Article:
Thursday, 18 January 2007: 2:30 PM
Orographic influences on the spatial scaling of heavy convective rainfall in mountainous regions and effects on streamflow prediction
211 (Henry B. Gonzalez Convention Center)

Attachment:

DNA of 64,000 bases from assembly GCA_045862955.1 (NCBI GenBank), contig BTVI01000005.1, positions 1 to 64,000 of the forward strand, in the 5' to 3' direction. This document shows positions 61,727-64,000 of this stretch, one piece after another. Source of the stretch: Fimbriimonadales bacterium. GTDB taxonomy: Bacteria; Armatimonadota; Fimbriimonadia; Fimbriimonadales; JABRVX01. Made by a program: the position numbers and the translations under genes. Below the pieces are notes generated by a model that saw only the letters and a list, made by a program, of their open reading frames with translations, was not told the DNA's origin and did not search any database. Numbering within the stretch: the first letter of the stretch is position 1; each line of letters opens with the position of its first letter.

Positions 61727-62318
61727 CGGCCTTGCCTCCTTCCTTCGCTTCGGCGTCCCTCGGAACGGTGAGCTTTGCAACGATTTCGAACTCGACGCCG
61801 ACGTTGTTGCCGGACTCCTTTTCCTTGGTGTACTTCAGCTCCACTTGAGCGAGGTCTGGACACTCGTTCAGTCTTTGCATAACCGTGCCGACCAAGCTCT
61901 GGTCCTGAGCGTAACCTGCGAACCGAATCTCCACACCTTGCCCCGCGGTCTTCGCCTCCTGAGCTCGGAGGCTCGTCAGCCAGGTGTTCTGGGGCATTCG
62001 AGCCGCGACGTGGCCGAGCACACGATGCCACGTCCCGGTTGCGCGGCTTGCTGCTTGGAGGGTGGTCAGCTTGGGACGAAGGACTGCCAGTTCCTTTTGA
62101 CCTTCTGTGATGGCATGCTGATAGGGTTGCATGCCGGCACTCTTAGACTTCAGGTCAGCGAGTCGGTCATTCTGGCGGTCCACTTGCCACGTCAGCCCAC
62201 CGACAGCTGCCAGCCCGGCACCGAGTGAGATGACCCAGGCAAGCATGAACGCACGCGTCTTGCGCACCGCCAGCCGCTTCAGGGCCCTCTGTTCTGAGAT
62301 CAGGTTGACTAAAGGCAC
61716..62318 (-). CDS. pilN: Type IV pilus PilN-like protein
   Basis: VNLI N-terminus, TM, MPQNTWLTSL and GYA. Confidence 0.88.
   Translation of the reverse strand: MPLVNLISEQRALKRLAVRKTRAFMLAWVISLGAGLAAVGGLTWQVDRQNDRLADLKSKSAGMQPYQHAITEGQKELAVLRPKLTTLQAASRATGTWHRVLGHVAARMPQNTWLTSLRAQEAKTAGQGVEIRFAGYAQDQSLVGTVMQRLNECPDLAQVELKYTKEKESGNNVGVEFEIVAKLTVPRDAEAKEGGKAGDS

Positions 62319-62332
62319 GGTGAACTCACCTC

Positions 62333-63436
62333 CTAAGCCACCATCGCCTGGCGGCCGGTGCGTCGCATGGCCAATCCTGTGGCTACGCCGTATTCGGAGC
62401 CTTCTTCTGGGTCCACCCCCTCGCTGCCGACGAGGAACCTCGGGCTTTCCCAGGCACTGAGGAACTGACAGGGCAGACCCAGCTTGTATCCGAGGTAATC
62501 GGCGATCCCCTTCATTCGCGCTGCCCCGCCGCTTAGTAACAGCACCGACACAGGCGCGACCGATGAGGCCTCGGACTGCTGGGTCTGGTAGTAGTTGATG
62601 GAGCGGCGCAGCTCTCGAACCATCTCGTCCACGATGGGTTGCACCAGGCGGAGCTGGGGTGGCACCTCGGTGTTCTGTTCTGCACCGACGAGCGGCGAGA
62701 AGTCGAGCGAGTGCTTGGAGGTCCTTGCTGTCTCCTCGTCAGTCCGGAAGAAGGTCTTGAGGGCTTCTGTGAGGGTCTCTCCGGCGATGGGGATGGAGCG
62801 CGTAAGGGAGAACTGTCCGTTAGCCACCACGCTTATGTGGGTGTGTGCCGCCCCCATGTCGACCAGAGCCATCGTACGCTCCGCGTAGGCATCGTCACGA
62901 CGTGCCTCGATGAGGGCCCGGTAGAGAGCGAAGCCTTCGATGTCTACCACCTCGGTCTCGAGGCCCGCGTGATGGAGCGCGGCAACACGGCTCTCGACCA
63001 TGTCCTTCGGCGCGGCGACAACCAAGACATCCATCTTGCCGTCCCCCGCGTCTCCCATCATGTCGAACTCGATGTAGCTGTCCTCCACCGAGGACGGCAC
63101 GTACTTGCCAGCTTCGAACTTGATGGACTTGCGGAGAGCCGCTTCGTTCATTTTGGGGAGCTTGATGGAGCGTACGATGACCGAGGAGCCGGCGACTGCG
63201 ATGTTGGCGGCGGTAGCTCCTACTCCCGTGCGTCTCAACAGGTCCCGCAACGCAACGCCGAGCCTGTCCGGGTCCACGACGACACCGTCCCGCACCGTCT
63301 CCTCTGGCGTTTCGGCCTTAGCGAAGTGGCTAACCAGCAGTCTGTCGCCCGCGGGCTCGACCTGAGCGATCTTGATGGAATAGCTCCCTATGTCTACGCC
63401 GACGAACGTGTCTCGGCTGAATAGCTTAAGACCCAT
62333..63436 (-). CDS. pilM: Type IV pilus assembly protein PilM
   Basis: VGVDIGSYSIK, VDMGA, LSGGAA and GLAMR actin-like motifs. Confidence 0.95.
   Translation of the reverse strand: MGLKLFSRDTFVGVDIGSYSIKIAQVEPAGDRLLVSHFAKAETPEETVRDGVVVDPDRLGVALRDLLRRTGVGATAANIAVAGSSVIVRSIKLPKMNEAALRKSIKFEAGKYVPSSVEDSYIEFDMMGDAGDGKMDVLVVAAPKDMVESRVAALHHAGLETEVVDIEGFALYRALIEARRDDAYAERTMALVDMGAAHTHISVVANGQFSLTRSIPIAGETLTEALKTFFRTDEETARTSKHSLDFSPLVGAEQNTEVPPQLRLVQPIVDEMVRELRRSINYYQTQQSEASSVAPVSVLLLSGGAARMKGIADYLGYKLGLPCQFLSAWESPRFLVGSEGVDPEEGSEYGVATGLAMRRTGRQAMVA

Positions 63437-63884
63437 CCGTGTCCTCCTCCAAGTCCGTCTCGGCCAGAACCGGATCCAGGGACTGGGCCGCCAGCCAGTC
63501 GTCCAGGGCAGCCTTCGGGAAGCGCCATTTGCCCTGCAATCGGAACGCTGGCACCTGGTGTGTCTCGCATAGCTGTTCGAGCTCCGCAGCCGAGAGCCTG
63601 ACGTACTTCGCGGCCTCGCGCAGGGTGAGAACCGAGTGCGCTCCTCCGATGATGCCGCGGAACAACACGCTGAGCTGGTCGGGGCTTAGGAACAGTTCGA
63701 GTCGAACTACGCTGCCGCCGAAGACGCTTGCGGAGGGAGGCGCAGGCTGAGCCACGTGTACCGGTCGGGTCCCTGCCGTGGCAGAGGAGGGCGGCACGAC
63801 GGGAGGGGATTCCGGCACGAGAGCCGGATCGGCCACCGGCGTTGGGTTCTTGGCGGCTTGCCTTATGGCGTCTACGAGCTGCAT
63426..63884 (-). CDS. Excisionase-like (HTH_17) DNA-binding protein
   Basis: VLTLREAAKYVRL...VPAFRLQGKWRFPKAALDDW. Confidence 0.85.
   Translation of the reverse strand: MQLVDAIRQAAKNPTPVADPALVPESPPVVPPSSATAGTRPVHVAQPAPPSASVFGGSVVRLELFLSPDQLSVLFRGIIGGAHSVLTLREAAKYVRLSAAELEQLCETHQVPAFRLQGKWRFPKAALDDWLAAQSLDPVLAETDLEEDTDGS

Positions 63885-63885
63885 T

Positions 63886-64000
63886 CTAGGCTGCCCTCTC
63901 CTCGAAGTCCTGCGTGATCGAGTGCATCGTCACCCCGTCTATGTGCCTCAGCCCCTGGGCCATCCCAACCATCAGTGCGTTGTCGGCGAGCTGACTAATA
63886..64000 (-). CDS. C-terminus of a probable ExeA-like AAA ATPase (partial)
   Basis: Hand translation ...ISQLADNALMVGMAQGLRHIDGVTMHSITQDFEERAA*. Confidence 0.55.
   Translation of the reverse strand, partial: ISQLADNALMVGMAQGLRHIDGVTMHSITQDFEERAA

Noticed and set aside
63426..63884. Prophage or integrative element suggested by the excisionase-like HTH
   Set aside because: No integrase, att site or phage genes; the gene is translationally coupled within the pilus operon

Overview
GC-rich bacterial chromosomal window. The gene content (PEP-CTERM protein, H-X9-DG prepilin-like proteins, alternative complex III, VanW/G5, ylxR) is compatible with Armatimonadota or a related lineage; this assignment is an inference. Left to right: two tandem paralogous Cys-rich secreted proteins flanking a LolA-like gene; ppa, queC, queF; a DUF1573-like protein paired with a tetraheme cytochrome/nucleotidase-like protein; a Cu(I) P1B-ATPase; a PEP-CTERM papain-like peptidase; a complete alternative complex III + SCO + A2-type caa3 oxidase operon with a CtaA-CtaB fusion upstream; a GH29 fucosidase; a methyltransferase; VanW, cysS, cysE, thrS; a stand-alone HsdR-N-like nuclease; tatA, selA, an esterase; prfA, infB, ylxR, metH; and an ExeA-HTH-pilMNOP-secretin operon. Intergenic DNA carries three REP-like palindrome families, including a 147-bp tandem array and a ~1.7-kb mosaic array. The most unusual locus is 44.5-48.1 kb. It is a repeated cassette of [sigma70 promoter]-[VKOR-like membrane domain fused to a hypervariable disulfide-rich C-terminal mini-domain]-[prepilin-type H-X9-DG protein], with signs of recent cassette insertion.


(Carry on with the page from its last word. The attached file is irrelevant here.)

Orographic events that are characteristic of organized thunderstorms and convection that produce heavy rainfall and catastrophic flooding in complex terrain present a great challenge for forecasters. Accurate predictions of flooding resulting from this type of storm require high resolution rainfall data. In a forecast mode, output from Numerical Weather Prediction (NWP) models must be used to drive the hydrologic models. Although much progress has been made in the past decade, the output from NWP models remains at a coarser resolution than what is needed for hydrologic predictions. Bridging the scale gap between precipitation forecasts from NWP models and the resolution needs of hydrologic models for streamflow prediction requires alternative methods such as statistical downscaling of the rainfall fields. The overall goal of this research is to improve streamflow prediction in alpine watersheds through better understanding of the orographic influences on the space-time scaling of heavy convective rainfall in mountainous terrain. In this paper, multi-scale statistical analysis is used to characterize the spatial organization of several heavy convective rainfall events in the Appalachian region and Front Range of the Rocky Mountains. Focus is placed on linking changes in the multi-scale statistical properties with orographic influences on the rainfall and developing predictive relationships between multi-scale parameters and meteorological and topographic forcings. Differences in geographic region and predominant orographic controls (e.g., windward versus leeward forcing) on trends in multi-scale properties of precipitation is investigated. A hydrological model is applied to explore the potential effects of using statistical downscaled rainfall versus coarser NWP model-predicted rainfall on streamflow predictions in alpine watersheds.